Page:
Over the past year or so, I have really come to enjoy reading The Thought Leader Interview articles published by strategy+business magazine. A recent interview featured Douglas Conant, former CEO of Campbell Soup Company. Conant took the helm at Campbell in 1999 when “the company was in a very tough spot.” Campbell was in a decent position as far as several of its food categories were concerned.
They were large and growing with the top or second-place brand. However, behind the scenes, things were falling apart. “Sales, earnings, market share, and employee engagement were waning, and the company was involved in several prickly legal situations.” In addition, the company’s stock price had dropped by half, from $60 per share to $30.
Employee-engagement statistics were just shy of 2 to 1, so a large number of employees were dissatisfied with their jobs, to the point that they were looking for other employment. In fact, Jim Clifton from Gallup performed an employee engagement survey at Campbell and found that engagement levels were the lowest ever surveyed for a Fortune 500 company.
The situation at Campbell was dismal for a number of reasons:
- Over-promising and under-delivering (across the board)
- Poor short-term decisions
- Reduced marketing spending
- Actively reducing product quality
- Compromised product quality because output levels were too high
- Hasty cost-reduction efforts (firing 250 R&D employees in one day)
After Campbell let 250 of their R&D people go, their new-product pipeline staggered. They lost a lot of their best people and the morale of those who stayed on was precarious at best.
Conant came into Campbell after helping Kraft and Nabisco get back on the right track. However, the first few years at the iconic food company were rough. Conant commented, “You’ve got to get ‘the right people on the bus,’ as Jim Collins put it. They’ve all got to be sitting in the right seats, and they have to be highly engaged in the work. ‘You can’t talk your way out of something you behaved your way into,’ I told the staff. ‘You have to behave your way out of it.’”
It was with that paradigm that Conant “turned over 300 of the top 350 leaders in the first three years.” Half of these leaders were replaced by promoting from within and the other half were brought in from outside of the company.
Once the right people occupied the right seats on the bus, Conant and his team started to rework things throughout the company, from better addressing customer issues to revamping executive-compensation structures. Conant came to Campbell already enjoying the utter craziness a busy office offered, including the constant phone calls, endless e-mails, and incessant interruptions.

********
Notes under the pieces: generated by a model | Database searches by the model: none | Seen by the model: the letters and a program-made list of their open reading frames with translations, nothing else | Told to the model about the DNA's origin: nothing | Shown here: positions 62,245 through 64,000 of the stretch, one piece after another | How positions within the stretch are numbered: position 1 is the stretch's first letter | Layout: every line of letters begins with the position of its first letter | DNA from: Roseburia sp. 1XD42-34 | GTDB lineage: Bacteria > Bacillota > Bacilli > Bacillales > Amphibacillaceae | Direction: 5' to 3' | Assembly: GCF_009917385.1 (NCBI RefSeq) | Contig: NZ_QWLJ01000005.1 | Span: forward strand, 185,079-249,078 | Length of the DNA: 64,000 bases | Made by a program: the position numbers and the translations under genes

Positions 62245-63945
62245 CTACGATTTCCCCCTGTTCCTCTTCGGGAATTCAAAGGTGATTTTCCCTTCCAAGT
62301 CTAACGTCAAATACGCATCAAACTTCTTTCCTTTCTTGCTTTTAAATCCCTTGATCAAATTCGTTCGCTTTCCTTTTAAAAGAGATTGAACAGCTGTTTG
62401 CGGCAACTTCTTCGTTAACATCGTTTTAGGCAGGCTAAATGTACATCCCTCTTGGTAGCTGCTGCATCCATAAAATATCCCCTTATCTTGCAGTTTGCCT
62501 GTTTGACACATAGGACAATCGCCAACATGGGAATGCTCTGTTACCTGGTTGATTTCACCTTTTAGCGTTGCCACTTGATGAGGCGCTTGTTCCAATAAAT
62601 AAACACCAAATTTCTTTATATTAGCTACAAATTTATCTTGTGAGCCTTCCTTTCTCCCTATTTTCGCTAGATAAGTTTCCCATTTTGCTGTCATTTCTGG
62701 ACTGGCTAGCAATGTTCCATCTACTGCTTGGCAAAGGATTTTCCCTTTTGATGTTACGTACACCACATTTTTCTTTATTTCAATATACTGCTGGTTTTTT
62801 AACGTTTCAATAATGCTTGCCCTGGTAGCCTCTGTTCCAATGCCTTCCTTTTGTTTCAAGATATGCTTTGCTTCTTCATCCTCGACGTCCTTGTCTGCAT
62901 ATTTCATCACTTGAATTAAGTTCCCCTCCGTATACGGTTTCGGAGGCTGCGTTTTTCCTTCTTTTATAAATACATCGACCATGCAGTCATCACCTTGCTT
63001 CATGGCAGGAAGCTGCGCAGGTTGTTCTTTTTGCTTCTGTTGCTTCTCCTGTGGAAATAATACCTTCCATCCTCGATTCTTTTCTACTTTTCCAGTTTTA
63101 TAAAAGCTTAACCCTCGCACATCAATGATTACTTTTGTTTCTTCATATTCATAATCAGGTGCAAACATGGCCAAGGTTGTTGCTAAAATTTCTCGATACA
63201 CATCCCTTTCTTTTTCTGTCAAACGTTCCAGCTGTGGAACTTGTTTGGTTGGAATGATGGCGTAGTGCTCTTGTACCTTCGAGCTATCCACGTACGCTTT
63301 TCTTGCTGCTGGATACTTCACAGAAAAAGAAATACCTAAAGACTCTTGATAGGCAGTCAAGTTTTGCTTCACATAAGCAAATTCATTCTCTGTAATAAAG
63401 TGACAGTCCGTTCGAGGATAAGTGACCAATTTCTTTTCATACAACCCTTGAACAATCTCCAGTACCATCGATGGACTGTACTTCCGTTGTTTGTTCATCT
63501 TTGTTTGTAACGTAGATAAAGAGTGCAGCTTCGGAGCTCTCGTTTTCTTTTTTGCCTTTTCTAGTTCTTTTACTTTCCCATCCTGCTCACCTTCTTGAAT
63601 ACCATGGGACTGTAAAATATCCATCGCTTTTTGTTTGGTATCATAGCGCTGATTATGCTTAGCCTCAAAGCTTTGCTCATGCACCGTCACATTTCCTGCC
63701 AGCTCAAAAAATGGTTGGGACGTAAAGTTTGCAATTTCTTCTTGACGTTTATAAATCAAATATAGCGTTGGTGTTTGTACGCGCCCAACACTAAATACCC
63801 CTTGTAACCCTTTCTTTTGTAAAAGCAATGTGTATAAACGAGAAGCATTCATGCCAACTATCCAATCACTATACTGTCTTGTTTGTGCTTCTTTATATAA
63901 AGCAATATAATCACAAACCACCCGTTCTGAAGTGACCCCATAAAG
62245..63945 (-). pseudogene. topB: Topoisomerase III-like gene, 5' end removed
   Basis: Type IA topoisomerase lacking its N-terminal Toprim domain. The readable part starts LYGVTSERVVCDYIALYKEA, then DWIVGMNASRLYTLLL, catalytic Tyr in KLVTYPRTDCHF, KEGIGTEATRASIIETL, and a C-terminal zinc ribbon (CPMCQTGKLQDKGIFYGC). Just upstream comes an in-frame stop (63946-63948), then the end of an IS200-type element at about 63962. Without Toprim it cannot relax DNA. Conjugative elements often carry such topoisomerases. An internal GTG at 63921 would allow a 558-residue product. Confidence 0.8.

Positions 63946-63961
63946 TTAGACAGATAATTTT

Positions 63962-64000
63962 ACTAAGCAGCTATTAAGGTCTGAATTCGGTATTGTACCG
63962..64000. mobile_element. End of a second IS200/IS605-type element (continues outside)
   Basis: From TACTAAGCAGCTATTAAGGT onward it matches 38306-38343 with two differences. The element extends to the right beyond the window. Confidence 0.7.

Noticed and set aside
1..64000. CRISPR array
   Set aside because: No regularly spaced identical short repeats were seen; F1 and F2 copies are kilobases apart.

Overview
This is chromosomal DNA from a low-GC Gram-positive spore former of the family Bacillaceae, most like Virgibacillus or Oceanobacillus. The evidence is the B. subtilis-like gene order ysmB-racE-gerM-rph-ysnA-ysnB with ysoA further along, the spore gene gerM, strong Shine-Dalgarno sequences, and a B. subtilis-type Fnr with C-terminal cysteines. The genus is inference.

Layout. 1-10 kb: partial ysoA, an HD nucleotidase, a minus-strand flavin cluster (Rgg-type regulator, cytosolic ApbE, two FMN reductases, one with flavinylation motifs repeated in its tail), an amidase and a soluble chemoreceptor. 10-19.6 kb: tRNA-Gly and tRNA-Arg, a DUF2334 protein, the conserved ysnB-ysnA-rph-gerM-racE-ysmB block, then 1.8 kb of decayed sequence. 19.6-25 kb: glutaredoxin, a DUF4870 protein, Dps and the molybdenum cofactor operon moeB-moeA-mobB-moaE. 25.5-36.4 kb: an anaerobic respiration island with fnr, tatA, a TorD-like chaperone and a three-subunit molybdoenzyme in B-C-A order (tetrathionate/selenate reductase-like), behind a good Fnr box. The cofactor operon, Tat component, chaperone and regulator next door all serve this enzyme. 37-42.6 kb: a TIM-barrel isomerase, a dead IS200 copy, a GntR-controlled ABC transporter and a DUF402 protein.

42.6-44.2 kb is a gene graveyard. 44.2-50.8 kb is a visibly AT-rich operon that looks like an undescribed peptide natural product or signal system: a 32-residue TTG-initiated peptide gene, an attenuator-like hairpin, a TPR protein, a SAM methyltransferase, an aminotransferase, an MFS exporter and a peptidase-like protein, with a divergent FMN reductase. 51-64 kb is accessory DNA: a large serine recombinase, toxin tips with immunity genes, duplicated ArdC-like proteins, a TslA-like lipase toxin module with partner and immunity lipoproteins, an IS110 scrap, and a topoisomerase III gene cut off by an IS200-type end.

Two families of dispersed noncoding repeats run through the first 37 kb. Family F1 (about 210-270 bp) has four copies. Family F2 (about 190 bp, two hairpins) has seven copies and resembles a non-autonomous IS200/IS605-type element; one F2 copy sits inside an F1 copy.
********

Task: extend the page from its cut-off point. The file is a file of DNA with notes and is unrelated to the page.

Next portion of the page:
“I don’t view them as interruptions,” he said. “They’re opportunities to help advance things. So I look forward to them . . . It’s also how you bring strategies to life. As Campbell CEO, I sent 10 to 20 handwritten notes out a day. For example, I might have said, ‘I saw you did good work here. You got this line up and running on time.’ Or maybe I said, ‘You helped us get into this test market ahead of schedule.’
I avoided gratuitous compliments and focused on the business priorities; I had a part-time assistant who collected reports about what was going on in the company. Over my 10-year tenure, I wrote 30,000 notes. It got to the point where I felt something was missing if I didn’t have a chance to do it; I blocked out half an hour a day just to write the notes. I also deliberately wandered around the buildings, asking people about how things were going. It created a platform for candor: ‘Well, it’s not going very well.’ Then I could ask, ‘Really? Is there something you need?’
People can have 200 or more interactions a day, if you count e-mail. Each is an opportunity to advance the company’s agenda. We found that many executives brush these interactions aside because they’re too busy trying to get the ‘real work’ done. But this is the real work, and it ripples out around you . . .
You can’t manage every interaction well. There are times when you can’t talk to people; you have to discriminate. But if you manage three encounters better today than you did yesterday, every day, you can fundamentally change the trajectory of your leadership profile. And we’ve found that people who take on this discipline, just one interaction at a time, start to improve their ability to contribute.”
That is the lesson. When leaders connect with their people, their people feel appreciated on a personal level. When people feel appreciated, they improve their ability to contribute as professionals. Improved contributions add to the strategy of an organization and move the needle on getting things done. When things get done, organizations and leaders move closer and closer to their strategic targets.